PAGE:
You have to pay through the nose for it, yes, but a Leica product is always going to be as good as it gets; certainly its never going to be just average, or worse, mediocre. Leica’s philosophy of cost-is-no-object excellence may not be compatible with your wallet, but it’s consistent with its history, where no compromise excellence has always been the guiding principle.
Leica doesn’t release a product and immediately orphan it. Witness the sensor kerfuffle with the M9, a camera which is now 8 years long in the tooth. Your 2008 M9 sensor having problems in 2016? No problem – send it to Leica for a free replacement. That’s commitment to one’s product. Of course, critics will point out that, given Leica’s price points, that should be expected. Both perspectives are correct, but give Leica credit for meeting its end of the bargain, which, in this age of rapacious capitalism and corporations whose main object is not to serve their client base but rather screw them as quickly and efficiently as possible, seems an increasingly a quaint anomaly.
Leica doesn’t release marginal lenses for high prices to protect their higher-end products. Leica doesn’t release marginal anything (with the obvious exception of some of the more ridiculous collector’s editions, which seem to me almost an ironic inside corporate joke). Leica’s design and philosophy is simple and well-known. Create the best, cost be damned. Make people pay for it, and be proud of it. If you don’t like it, feel free to go elsewhere.
No other camera company is doing that. Canon, Nikon, Sony, Olympus, Panasonic, all of them, in addition to some stellar top of the line stuff, release marginal lenses, cheap cameras, incoherent products; and when the do offer a good product, they usually abandon them in short order, moving on to the next gimmick to sell to what they clearly consider a gullible and easily fleeced client base. Fuji is the only other company that even comes close to Leica’s design philosophy, and you can see the attraction Fuji’s products have for aspiring digital Leicaphiles; a Fuji has become the standard entry level Leica alternative for those looking for what Leica offers but unwilling or unable to afford the price premium.
As an example of differing design philosophies, let’s talk about how digital camera companies design well-corrected lenses. Digital technology has opened new opportunities for camera companies to make “better” optics via software correction. In camera, previously destructive things such as aberration, distortion, vignetting, and flare can be reduced or eliminated via software tuned to the characteristics of a particular lens. Olympus and Panasonic have taken this philosophy and run with it.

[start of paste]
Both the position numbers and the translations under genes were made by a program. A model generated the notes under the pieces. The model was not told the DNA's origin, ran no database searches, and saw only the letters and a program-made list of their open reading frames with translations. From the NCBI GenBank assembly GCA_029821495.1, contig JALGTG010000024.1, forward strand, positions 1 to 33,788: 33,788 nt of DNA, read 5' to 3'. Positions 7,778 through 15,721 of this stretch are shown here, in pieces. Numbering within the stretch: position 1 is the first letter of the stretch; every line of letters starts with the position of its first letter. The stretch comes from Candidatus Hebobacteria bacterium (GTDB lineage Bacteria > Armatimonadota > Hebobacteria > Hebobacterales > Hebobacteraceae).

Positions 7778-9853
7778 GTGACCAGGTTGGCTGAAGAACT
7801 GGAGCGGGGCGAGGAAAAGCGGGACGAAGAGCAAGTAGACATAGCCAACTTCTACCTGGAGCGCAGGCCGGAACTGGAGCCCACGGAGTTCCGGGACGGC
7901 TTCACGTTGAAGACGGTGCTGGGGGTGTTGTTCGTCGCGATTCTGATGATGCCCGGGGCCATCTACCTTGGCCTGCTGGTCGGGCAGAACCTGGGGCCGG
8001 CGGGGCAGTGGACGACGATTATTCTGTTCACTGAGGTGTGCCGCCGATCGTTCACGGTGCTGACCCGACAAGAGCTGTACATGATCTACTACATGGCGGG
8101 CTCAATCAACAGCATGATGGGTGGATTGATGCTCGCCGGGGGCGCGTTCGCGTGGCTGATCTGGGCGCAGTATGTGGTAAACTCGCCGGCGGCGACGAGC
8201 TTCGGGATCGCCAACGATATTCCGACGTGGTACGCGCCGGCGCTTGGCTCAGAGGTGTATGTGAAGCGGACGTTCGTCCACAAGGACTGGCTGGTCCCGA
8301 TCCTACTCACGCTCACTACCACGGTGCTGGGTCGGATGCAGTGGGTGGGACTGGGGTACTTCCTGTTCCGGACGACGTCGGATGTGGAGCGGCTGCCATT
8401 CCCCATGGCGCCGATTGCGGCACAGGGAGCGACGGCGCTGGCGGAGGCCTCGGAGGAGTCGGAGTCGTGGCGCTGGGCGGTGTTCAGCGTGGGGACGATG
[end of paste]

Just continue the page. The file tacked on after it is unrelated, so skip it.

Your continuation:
The result is a natively poor lens optically that can be made to perform like a better lens due to the software running behind it. Go to a website that measures raw distortion and look up the specs of some of the lenses offered with current digital cameras. The native distortion is off the charts. I’m talking 6%. Back in the days before software correction, a 6% distortion would be considered a broken lens.
There are two 12mm prime lenses for the Micro 4/3 system: the SLR Magic f/1.6 and the Olympus f/2.0. The SLR Magic has distortion of 1.26% and costs $500. The Olympus has distortion of 5.4% and costs $800. Moreover, the SLR Magic is nearly a full stop brighter. In fairness, the Olympus is sharper and does correct aberrations in-lens, but in the battle of optical quality, the SLR Magic wins. And it’s less expensive. The moral of the story: Olympus thinks its client base are gullible idiots who’ll buy shoddy goods at inflated prices because of the label attached to it. Ironic, because that’s what Leica haters have been accusing Leica of doing for years. Leica does not do this. It may offer you something expensive, but it won’t ever be cheaply made. If someone at Leica ever even floated that idea as a viable business strategy, I suspect he would be forced to commit a Teutonic variation of seppuku.
Leica is not offering you a photographic tool designed as a cheap commodity, replaceable every few years. They’re not asking you to buy into a system thats going to be orphaned in short order. They’re not offering you average optics at inflated prices; they’re offering you exceptional optics at a price point that justifies the venture. And yet, a lot of irrational anger seems directed at Leica, usually by people with only a passing knowledge of its history.
It’s cheap optics at inflated prices that should make you angry. Plastic cameras that fall apart in a year should make you angry (yes, you Sony, with your NEX cameras. My wife has had two; they’re both computerized pieces-of-shit that became non-functional in short order). Abandoned systems should make you angry because the value of a lens is at least partially dependent on how much you can sell it for in the future, and if that lens is for a system that’s obsolete, you’ve now got an expensive paperweight.
So, after all is said and done, I would never buy brand a new Leica digital camera or one of their lenses, mainly because I can’t afford it, or even if I could, other less expensive digital offerings meet whatever needs I require of a digital capture device. When I want to take photographs, I’m happy to totter around with my film Leicas and my vintage lenses. However, don’t get me wrong: I respect Leica and their history, and respect their uncompromising design philosophy, even if it means that I’m priced out if it. They may be expensive, but they are also unique and necessary at a time when cameras have become commodities with a limited shelf life. I applaud Leica for attempting to keep alive whatever vestiges of the old paradigm – where a camera and its lenses were viewed as working tools designed and manufactured with quality and longevity in mind.
How do you put a price on that?